Oh my god. Totally, totally. Obviously, it’s hard to negotiate all of the things that we’re told by all of the things that tell us things, to discern, to get rid of all that noise and to hear actually, “What do I actually want to sing about?” Which is why it’s so lovely when you have beloveds who will be like, “I don’t think that’s actually what you’re… Are you really interested in that?” I’ve had really beautiful friends over the years be like, “Why are you doing that?”

There’s this tendency in American culture for us to fully equate our identities, our worth to what we’re doing on a daily basis for work. I’m wondering if that’s a struggle for you and how you resist that temptation. Also, I would assume by resisting that temptation, there are other things that have to nourish you, fill you up, so I’m wondering what those things are for you.

It’s a great question because I was thinking [about] my job is as a teacher. I love [teaching]. It’s really fun to me. Hanging out with folks is really fun, spending time together and working on our imagination. I’m deeply involved in gardening and serious about basketball in certain kinds of ways and I have all these friendships and I get kind of deep into whatever, music or letterpress printing or any number of things come up for me. Rollerskating. In this building where I work, it’s so empty around here these days. At night, I was up here in this building rollerskating.

That’s so nice.

Oh my god, it’s so good. The floor is perfect. No one’s around. And [I’m] not necessarily good at it, I’m always falling down.

I love that at any given moment, people are preparing dinner, crying, talking to their mom, whatever and Ross Gay is probably around in the building rollerskating.

He’s rollerskating.

That’s so precious to me.

Your question makes me think that my writing life is not particularly discreet from the rest of my life. In part because the more I’m with it, the more it’s just holding the questions that I have, period. It’s not like I go to write to think about things that I’m not thinking about otherwise. It’s kind of like, man, I got these roller skates. What’s the feeling of trying to learn how to roller skate backwards? Let me think about… Oh, this is writing.

In a way, I don’t know that I feel like there’s a separation between the things and I think there’s something to that it’s important and precious in a way, but not more important or precious than… I was going to say my rollerskating life. But in a way, I just mean it’s all part of the same thing.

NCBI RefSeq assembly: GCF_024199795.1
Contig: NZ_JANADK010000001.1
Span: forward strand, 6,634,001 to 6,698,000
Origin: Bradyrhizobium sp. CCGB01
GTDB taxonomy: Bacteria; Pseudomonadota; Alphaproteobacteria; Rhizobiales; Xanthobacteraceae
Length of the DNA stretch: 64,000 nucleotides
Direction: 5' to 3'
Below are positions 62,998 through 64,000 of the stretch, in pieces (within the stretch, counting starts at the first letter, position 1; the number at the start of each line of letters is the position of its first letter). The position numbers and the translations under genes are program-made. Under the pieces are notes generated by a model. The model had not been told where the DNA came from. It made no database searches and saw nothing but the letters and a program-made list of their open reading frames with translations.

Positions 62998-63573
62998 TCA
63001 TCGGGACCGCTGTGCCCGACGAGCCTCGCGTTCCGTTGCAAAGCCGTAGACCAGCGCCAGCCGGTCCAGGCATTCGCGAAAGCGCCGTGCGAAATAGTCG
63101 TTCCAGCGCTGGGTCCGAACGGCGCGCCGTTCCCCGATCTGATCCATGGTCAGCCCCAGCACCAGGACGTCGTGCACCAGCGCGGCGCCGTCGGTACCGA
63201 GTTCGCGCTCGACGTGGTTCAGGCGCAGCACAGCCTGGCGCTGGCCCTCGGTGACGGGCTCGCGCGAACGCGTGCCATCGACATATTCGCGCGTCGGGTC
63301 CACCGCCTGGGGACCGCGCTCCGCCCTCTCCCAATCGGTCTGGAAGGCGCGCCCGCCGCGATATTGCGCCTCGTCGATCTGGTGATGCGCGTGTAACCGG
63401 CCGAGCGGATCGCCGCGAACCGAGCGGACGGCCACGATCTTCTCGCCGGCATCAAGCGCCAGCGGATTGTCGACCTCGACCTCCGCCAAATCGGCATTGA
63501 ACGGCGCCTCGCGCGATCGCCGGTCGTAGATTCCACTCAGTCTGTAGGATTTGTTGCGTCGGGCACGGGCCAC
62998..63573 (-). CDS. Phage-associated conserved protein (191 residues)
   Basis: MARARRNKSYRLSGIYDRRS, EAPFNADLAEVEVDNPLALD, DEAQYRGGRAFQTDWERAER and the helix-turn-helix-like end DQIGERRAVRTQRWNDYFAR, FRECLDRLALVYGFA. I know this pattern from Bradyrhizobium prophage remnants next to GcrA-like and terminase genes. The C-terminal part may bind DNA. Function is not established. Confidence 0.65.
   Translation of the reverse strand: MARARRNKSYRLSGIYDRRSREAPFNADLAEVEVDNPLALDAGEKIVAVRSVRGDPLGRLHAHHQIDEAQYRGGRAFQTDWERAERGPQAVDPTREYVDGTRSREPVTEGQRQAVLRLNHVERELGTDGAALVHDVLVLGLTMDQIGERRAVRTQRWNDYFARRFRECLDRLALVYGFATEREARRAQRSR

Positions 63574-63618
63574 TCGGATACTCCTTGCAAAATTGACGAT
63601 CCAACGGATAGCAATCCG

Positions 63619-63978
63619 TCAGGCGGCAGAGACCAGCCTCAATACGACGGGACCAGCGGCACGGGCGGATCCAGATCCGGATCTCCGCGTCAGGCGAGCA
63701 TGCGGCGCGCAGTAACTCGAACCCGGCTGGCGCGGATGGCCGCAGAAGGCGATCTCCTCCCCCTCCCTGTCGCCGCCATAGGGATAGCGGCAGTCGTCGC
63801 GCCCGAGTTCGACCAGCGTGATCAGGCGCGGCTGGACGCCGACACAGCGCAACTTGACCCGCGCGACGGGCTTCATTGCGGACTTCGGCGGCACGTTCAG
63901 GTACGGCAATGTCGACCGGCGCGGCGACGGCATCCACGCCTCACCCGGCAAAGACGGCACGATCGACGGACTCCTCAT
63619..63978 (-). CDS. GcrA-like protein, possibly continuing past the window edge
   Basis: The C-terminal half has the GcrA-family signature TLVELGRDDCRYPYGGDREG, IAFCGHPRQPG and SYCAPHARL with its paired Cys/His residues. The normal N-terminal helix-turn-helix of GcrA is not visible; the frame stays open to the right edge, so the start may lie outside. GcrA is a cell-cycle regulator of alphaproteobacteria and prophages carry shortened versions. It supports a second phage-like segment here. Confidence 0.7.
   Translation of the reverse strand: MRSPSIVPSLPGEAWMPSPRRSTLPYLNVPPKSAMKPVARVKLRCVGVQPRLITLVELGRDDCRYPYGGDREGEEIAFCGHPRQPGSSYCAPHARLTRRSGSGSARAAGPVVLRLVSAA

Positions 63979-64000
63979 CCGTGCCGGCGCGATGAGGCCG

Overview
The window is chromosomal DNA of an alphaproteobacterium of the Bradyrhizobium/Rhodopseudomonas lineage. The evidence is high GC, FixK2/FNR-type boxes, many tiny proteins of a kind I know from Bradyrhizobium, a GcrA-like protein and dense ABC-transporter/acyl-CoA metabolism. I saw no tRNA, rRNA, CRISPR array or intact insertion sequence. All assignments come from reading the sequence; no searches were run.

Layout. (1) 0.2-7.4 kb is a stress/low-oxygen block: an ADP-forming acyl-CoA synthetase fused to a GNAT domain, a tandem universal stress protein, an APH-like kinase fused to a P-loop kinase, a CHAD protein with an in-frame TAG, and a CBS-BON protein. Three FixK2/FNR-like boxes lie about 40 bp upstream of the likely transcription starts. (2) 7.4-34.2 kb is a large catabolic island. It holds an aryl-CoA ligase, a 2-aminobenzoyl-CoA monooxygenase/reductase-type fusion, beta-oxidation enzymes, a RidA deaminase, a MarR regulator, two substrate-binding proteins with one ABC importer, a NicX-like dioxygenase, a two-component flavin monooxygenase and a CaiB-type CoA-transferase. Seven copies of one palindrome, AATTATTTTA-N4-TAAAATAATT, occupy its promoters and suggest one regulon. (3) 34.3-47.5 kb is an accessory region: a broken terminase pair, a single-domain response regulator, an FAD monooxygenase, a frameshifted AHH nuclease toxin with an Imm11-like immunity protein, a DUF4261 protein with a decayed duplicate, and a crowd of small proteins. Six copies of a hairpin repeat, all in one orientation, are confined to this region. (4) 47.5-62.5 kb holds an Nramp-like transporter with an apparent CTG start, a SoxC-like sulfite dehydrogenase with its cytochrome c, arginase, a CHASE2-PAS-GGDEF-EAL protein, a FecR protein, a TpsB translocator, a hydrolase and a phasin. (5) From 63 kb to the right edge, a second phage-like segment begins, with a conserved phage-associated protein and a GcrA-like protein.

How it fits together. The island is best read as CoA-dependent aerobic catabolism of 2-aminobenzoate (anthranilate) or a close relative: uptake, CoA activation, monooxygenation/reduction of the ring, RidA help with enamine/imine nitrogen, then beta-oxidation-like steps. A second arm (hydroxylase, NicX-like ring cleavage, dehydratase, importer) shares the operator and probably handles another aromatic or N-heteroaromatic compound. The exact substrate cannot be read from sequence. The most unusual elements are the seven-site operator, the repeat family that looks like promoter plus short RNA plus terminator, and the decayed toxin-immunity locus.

It’s all interconnected, yeah.

I believe this—It’s most important to take care of this thing that we do, which is one of the ways that we are in community or, for me, I feel like it’s one of the ways that I practice and study being with other people in my writing life.

[Writing] is not discreet from or more important than really just looking closely at [something]. Or really just having a conversation with someone. They’re not discreet and one is not more important than the other.

Is that how you keep yourself in check then from leaning into the capitalistic hell hole?

Yeah, yeah, yeah. It might be and also, the sort of preciousness of the writer or the artist, that kind of specialness. It’s special, whatever, but everything’s kind of special.

And I think maybe too, just in a practical way, it’s kind of like, “Yeah, I’m going to go sit down and fuck around for a little bit,” as opposed to I’m going to go and sit until everything comes out and if it doesn’t come out genius, then what is it? What am I doing?

That’s extremely inspiring because it seems like ultimately—and this is no surprise to me just based on all of your work that I’ve read—but it seems like… the difference between the way our society tells us to think about work versus the way that you think about your work is that our world tells us you have to be… Well, there’s this sort of professionalism that’s expected, which in some ways might be important too, it’s important to show up to things, it’s important to commit. But that should just be about being a good person. Anyway, it seems like instead of giving into that, you are just looking for ways to play and imagine and still taking your work seriously, but also not taking yourself too seriously. Is that correct?